A Classic French Salad
From a New Yorker Magazine Cartoonist
“My mother was a terrible cook,” says Johnson, laughing. “She cooked her first turkey with the plastic still on it. I dreamed about how nice it would be if only I could take a pill and never be hungry again, because I was just like, so sick of the awful food I had to eat.”
“She was raised in Ecuador to be a fancy lady, so she never learned how,” adds Johnson. Even after she married a successful but not fancy-rich classical recording engineer from Queens and had kids to feed.
“It was a major source of trauma for me,” says Johnson, who made it through by being nimble, reaching beyond what was on offer. “When my father would take us to McDonald’s, as a treat, my brothers would cheer—but I would just weep. And then I would sneak across the street, to Nathan’s, and get the clam chowder.”
Back then, Johnson didn’t see herself as an artist. She was a straight arrow who wanted to study literature at Stonybrook. Instead, she ended up at New York’s Parsons School of Design, because her father insisted she become something practical—you have artistic talent, you’ll be a commercial artist, he told her.
But life at Parsons led to modeling.
“I’d been made fun of for being ugly in junior high and high school, for having big lips and thick eyebrows. And there was a movement where they were picking people off the streets, you know, just regular-looking people. It went to my head for a moment: Now, I am a swan! And then some guy walked up to me on a job and asked, ‘Are you with the Ugly People Agency?’ And I was like: I'm not a swan.”
Johnson didn’t really enjoy modeling or the fashion world, but it paid the bills and it led to the kind of education she yearned for, sentimental and otherwise.
When a London modeling agency expressed “mild interest” in Johnson, she hopped on a plane with very few dollars, thinking that if they didn’t hire her she’d just stay until she ran out of money.
“The agency had absolutely no idea who I was when I showed up,” she says. But she stayed in Europe for 13 years, working and travelling, including five years of study toward a doctorate in medieval history.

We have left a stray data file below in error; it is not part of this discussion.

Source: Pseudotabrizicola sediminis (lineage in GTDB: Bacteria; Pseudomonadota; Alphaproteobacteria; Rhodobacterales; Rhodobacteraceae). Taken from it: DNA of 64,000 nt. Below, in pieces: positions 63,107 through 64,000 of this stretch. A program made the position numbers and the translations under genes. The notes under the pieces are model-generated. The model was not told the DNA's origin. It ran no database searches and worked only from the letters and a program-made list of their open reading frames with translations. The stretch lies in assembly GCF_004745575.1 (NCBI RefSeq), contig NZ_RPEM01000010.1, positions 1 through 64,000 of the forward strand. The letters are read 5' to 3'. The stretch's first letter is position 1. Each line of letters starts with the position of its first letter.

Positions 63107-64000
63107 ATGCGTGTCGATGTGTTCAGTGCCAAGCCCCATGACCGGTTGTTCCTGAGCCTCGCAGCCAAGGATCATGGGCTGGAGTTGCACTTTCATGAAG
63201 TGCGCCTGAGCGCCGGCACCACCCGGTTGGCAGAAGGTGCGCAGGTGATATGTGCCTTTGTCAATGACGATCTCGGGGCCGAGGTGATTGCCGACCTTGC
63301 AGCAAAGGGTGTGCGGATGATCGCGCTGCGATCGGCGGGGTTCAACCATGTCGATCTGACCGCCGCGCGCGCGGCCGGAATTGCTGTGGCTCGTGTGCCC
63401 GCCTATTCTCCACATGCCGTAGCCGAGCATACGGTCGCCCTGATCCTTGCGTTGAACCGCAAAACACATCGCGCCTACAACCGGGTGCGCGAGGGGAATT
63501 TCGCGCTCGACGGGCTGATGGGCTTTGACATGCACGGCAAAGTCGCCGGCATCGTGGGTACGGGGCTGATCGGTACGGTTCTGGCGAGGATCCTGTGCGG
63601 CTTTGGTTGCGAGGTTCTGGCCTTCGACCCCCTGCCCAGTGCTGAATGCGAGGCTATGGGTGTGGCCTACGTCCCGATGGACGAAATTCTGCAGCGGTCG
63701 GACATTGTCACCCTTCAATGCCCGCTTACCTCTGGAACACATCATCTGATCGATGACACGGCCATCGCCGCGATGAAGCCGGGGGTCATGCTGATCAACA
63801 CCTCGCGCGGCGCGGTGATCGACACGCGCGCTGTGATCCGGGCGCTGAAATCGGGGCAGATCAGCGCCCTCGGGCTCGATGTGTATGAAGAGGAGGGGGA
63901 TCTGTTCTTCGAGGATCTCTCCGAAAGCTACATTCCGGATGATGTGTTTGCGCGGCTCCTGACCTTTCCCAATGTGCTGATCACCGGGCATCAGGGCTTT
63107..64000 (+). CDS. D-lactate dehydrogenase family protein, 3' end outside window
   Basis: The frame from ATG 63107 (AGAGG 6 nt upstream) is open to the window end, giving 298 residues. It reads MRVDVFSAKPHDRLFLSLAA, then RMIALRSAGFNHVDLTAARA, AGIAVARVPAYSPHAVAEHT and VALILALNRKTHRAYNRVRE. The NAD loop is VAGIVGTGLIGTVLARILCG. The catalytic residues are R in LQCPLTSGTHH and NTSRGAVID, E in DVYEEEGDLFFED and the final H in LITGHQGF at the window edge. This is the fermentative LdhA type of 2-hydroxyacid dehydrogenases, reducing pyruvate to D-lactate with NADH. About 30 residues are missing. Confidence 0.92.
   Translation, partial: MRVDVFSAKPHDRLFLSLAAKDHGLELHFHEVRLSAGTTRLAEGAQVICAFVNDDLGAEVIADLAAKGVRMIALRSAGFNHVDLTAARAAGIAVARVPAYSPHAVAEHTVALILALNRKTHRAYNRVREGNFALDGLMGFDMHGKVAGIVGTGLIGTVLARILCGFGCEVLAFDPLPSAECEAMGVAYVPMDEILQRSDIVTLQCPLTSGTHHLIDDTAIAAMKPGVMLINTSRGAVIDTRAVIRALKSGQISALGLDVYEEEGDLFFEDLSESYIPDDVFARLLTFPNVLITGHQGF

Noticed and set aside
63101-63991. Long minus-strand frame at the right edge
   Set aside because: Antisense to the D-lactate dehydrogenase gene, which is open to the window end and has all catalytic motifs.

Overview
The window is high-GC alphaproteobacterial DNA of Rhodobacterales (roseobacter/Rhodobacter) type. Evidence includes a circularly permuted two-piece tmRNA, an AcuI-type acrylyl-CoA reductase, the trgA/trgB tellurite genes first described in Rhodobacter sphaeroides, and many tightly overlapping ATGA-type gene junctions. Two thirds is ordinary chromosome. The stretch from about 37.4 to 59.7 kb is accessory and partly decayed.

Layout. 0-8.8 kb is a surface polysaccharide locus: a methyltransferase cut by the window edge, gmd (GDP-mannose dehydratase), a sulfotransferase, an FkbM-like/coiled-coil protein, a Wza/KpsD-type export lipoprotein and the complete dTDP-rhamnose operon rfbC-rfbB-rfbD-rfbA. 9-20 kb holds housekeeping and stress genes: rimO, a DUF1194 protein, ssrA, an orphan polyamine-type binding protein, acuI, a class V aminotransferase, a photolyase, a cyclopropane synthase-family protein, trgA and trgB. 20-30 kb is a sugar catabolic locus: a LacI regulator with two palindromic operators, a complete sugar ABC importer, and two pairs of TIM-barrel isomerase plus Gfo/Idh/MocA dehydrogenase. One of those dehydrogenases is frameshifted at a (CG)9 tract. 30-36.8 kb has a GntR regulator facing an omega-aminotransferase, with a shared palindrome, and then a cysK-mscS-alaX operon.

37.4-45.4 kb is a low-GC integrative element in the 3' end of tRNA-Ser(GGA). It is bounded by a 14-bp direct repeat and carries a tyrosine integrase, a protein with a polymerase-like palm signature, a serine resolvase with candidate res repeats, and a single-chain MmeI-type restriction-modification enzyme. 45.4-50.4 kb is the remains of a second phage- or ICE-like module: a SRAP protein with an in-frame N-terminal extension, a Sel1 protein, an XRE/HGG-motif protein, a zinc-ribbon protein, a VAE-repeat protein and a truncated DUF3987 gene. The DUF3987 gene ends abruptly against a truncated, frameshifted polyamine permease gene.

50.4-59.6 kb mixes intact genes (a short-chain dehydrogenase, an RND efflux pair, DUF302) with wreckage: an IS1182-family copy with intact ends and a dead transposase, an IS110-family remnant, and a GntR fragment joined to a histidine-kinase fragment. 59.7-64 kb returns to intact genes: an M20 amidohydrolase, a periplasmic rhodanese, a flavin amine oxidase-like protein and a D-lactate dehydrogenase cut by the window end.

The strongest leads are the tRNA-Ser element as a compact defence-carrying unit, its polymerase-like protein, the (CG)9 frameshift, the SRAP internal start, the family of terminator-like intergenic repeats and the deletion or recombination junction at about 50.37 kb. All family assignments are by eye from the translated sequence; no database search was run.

Then one morning, while living in Paris, she woke up and realized she had something to say. “I was like, Now it's time to draw and write. I quit my job, moved back to New York, and started over from scratch.”
She didn’t become a New Yorker cartoonist overnight—it took her about three months to get one in the magazine—unless you’re judging by the standards of one of the many artists and humorists who’ve been trying for decades to get a single cartoon in the magazine. Johnson herself describes it as “a bit of an accident.”
Having never really read the magazine, she went in without the burden of intimidation many writers and artists feel when approaching The New Yorker. She didn’t even have a portfolio; her plan was to be “an illustrator of some sort.”
But a photographer friend on staff, who’d agreed to see her but had forgotten when she showed up, said: “Crawford’s around here somewhere. I'll get him to show you his portfolios. Meaning the late Michael Crawford, the great and much-loved cartoonist, illustrator, and painter, whom Johnson soon fell in love with.
“I was not interested in cartooning, but I was interested in him,’ she says. “He kept blowing me off, though, so finally I just said, I have some cartoons for you to look at. Then he called me back. He was always willing to talk to somebody about their cartoons.